I learned about history in my English classes where we read The Power and the Glory and Edith Hamilton’s Mythology and Les Miserables and Beowulf. We read Shakespeare and The Color Purple and The Adventures of Huckleberry Finn and Their Eyes Were Watching God. We read about different kinds of people from different places, all of whom were facing struggles in life, all of whom were battling with moral quandaries. We talked about them as if they were real people and we wrote about what their stories meant, why their stories were important. One day, in my English class with Mrs. T., she brought in a small boombox. The night before, a legendary sports figure in New Orleans had killed himself by inserting a tube from the tailpipe of his car into the nearly closed window and letting the car engine run as he sat inside. She played us two Simon and Garfunkel songs: “A Most Peculiar Man” and “I Am A Rock.” Simon and Garfunkel sing, “I have my books/And my poetry to protect me/ I am shielded in my armor/Hiding in my room, safe within my womb/I touch no one and no one touches me/I am a rock, I am an island/And a rock feels no pain/And an island never cries.” After the last song finished, she turned to us, her eyes wet, and asked us, please, to not be rocks or islands onto ourselves. It was clear that other people’s lives mattered to her, that we mattered to her. I’m sure that her class and her teaching is one of the reasons that I bring in current events–the ones that stir us, that remind us of both the beauty and fragility of being human–into the writing classroom for discussion. Because history is happening all around us. Because I want my students’ ideas and feelings to be part of that conversation.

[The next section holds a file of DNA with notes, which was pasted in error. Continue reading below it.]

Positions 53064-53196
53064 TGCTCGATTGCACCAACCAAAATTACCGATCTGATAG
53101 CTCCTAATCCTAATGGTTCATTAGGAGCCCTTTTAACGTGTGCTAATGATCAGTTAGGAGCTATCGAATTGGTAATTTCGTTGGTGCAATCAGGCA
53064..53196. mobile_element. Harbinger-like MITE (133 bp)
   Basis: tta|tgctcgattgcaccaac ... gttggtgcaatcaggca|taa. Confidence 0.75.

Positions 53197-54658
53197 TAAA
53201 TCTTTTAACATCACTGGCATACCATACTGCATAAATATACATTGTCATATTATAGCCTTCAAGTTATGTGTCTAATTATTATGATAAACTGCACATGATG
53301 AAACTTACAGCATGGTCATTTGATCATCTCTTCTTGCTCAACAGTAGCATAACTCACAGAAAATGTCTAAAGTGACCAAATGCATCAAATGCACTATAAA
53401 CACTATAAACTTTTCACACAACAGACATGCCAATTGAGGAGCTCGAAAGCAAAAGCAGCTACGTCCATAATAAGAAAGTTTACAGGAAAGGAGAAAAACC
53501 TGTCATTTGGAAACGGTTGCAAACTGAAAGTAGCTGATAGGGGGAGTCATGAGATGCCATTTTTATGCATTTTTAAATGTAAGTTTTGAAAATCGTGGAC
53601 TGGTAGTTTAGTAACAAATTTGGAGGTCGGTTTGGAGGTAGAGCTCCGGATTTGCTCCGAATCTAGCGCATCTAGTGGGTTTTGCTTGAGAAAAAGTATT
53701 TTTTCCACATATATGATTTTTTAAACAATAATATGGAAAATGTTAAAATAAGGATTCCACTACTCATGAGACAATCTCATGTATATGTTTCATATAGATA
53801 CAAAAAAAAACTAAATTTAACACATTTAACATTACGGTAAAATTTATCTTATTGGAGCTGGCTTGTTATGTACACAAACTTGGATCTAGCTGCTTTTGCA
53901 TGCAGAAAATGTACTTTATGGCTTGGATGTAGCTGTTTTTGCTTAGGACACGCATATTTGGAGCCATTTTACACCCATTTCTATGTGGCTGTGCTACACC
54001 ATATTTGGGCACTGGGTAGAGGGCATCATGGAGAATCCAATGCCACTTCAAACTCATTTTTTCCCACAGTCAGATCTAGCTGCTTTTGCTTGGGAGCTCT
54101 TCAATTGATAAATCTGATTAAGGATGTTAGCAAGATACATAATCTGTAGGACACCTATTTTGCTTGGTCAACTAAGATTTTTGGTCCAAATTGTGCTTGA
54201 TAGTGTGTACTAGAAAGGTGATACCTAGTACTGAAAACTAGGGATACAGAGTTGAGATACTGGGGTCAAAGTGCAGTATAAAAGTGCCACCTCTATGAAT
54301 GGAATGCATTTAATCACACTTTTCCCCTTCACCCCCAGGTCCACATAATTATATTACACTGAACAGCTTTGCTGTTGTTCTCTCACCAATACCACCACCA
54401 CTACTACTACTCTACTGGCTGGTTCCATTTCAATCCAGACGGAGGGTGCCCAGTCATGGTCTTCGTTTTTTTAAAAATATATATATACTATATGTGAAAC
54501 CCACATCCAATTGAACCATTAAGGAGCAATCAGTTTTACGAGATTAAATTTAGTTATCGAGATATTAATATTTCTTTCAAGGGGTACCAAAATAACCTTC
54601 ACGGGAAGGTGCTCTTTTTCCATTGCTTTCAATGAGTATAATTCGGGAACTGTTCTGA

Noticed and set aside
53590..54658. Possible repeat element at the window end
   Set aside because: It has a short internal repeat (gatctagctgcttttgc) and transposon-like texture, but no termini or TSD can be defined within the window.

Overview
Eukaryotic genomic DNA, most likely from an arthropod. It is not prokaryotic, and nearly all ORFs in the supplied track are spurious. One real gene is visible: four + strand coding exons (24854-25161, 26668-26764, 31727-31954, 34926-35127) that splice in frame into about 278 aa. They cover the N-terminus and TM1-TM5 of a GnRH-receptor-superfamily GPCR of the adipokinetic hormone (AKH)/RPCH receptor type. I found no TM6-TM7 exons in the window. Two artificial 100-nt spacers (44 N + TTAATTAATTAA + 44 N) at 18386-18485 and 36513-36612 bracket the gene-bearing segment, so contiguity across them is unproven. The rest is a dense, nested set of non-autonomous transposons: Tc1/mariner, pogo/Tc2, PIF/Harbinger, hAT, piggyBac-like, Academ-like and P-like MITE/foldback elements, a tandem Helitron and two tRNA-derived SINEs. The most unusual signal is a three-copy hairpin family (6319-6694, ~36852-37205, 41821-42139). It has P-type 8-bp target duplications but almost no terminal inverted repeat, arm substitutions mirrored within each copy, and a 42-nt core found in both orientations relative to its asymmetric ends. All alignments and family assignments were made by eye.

I don’t know much about this particular portion of history: the Mensheviks and the Bolsheviks. I won’t pretend that I do, or that a quick look at Wikipedia will give me the information I need to write with any authority about it. I am grateful that I came to history on my own over time. I’m grateful that I now have a deep desire to learn about history, because I realize that history is simply the stories of people. People who are trying to live their lives in an imperfect world. People who disagree with one another. People who suffer deeply and sometimes act out from this suffering. People who just want to be able to feed themselves and their families. People who want to create art and language and music. People who want to discover why the planets move the way do or create inventions to make life better for all humans. People who are passionate about so many different things. People who have their own stories to make and their own stories to tell.